Cooper’s curatorial team included Robin Jaffee Frank, senior associate curator of American paintings and sculpture; Elisabeth Hodermarsky, associate curator of prints, drawings and photographs; and Patricia E. Kane, curator of American decorative arts; all of Yale University Art Gallery. In Seattle, Life, Liberty, and the Pursuit of Happiness is curated by the Seattle Art Museum’s Patricia Junker, the Ann M. Barwick Curator of American Art, and Julie Emerson, the Ruth J. Nutt Curator of Decorative Arts.

Divided chronologically into three major thematic sections, Life, Liberty, and the Pursuit of Happiness explores aspects of national identity from about 1660, when America was still a thriving English colonial enterprise, to 1893, when the 100-year-old sovereign nation presented itself as a new world leader in culture, commerce and technology at the World’s Columbian Exposition in Chicago.

The first section, EXPRESSIONS OF HERITAGE, presents a range of art and objects that testify to the religious and ethnic diversity of early America. The enduring predominance of English religious traditions is reflected in works such as John Smibert’s imposing portrait The Bermuda Group (Dean Berkeley and His Entourage), begun in 1728 to honor the minister’s attempt to found a college in Bermuda for Protestant missionaries, and artist-minister Edward Hicks’s vision of a Quaker utopia, The Peaceable Kingdom and Penn’s Treaty (1845). The heritage of America’s other cultural communities is preserved in objects ranging from a silver beaker engraved with moralizing allegories in the Dutch tradition, to a chest made by a craftsman in Spanish New Mexico, to a cane with carvings connecting it to Africa’s healing arts. The diversity of design in these and other objects vividly evokes the changing makeup of the American population as waves of immigrants settled in the colonies.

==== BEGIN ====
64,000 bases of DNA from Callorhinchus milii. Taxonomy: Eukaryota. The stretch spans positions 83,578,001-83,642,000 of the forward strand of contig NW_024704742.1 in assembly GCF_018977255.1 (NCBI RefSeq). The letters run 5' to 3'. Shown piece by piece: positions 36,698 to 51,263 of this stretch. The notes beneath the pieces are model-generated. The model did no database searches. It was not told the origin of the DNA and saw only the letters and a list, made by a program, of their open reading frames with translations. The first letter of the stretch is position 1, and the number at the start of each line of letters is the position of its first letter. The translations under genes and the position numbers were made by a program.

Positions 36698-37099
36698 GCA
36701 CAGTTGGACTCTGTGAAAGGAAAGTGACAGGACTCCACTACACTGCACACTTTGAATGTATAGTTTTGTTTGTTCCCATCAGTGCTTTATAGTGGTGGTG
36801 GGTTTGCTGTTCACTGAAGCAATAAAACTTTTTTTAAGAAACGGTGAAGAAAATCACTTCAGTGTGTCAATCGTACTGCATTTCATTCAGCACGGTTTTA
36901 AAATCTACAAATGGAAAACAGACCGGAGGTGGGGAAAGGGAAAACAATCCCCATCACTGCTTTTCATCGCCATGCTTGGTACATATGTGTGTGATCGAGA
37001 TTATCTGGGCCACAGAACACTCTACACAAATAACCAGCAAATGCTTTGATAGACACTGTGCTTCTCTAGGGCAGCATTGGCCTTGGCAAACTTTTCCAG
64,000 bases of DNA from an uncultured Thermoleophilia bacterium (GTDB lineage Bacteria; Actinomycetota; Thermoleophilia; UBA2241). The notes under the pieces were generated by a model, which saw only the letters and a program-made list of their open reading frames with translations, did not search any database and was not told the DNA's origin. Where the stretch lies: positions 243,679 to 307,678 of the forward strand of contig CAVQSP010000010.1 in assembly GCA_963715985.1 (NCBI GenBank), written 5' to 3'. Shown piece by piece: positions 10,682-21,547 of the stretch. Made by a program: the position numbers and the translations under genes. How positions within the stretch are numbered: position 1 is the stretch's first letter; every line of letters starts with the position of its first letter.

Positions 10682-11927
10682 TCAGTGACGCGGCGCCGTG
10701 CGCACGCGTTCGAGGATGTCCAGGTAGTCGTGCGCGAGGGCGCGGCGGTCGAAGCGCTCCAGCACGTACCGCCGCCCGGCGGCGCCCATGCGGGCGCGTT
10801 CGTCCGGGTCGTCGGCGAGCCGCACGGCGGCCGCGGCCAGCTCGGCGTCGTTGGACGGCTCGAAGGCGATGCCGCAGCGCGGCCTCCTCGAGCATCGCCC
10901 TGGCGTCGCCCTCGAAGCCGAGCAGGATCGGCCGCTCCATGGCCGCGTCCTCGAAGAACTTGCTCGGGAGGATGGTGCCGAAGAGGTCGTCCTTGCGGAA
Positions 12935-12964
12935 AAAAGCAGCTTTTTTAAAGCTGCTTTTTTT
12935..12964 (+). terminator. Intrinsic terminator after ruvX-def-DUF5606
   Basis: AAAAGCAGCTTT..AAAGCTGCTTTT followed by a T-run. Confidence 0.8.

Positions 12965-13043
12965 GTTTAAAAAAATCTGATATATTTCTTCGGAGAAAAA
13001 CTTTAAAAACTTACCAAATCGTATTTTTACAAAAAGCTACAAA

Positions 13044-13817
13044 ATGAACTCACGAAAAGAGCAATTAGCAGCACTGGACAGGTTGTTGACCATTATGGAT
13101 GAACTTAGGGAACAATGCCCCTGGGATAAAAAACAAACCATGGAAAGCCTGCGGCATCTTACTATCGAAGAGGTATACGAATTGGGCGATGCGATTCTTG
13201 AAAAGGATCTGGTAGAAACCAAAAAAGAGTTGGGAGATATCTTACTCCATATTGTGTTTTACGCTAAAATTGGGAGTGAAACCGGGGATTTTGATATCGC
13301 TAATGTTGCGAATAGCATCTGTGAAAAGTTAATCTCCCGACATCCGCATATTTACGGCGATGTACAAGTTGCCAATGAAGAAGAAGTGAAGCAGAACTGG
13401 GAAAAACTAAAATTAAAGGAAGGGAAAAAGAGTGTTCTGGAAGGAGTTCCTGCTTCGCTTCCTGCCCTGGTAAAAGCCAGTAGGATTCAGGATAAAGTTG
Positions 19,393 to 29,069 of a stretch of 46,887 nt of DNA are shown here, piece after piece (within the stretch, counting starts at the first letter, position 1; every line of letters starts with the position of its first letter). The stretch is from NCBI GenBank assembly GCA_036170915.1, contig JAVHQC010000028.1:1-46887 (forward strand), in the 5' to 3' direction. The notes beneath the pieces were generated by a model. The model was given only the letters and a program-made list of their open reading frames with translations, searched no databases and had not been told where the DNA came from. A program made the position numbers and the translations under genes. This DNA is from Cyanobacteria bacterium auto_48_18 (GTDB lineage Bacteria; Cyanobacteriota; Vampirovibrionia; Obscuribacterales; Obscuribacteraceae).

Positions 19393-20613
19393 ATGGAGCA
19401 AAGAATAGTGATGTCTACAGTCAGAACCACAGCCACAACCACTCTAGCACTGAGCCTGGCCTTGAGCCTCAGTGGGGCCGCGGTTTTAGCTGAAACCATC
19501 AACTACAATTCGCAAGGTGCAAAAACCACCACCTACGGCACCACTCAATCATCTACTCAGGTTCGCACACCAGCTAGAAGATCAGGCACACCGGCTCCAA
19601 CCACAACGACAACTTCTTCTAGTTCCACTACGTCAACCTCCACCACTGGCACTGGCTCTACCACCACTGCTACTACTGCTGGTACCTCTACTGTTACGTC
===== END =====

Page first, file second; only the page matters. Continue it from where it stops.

CITIZENSHIP AND DEMOCRACY brings together objects that reflect American pride in its struggles for freedom and equality -- both on and off the battlefield. This section’s centerpiece is Trumbull’s important series of Revolutionary War scenes, including his depictions of The Battle of Bunker’s Hill (1786) and the signing of the Declaration of Independence (1786-1820). Now routinely reproduced in textbooks and educational prints, these images were intended more to convey moral lessons about character, courage and sacrifice than to provide accurate views of historical events. Popular prints, such as Paul Revere’s hand-colored The Bloody Massacre Perpetuated in King-Street (1770), reached a large audience and played a powerful role in galvanizing the revolutionary sentiments of America.